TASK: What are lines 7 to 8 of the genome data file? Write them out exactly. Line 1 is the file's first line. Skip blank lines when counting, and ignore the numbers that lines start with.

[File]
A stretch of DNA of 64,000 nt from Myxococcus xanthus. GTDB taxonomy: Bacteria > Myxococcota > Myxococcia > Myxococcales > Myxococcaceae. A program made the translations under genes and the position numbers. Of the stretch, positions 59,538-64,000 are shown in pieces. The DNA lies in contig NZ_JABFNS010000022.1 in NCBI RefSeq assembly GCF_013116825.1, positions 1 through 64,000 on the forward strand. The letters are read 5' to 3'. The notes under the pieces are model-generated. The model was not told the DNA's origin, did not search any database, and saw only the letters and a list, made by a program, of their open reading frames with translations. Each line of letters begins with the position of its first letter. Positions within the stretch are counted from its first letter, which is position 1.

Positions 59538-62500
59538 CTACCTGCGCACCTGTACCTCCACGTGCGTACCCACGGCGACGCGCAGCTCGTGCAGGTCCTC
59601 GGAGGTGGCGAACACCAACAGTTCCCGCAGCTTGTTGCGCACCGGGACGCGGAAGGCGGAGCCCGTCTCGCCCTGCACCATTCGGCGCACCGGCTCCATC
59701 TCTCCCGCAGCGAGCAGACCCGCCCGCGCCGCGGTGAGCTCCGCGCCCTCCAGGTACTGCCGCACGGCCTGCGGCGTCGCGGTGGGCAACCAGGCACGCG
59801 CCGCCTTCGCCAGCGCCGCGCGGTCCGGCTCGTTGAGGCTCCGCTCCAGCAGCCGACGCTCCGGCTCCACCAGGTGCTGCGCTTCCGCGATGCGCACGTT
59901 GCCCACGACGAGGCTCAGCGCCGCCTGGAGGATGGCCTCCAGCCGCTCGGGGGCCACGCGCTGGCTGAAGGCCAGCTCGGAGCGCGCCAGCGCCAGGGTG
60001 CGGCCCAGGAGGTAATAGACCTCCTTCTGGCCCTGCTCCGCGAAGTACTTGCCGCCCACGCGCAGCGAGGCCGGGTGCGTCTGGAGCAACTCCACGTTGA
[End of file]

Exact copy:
59901 GCCCACGACGAGGCTCAGCGCCGCCTGGAGGATGGCCTCCAGCCGCTCGGGGGCCACGCGCTGGCTGAAGGCCAGCTCGGAGCGCGCCAGCGCCAGGGTG
60001 CGGCCCAGGAGGTAATAGACCTCCTTCTGGCCCTGCTCCGCGAAGTACTTGCCGCCCACGCGCAGCGAGGCCGGGTGCGTCTGGAGCAACTCCACGTTGA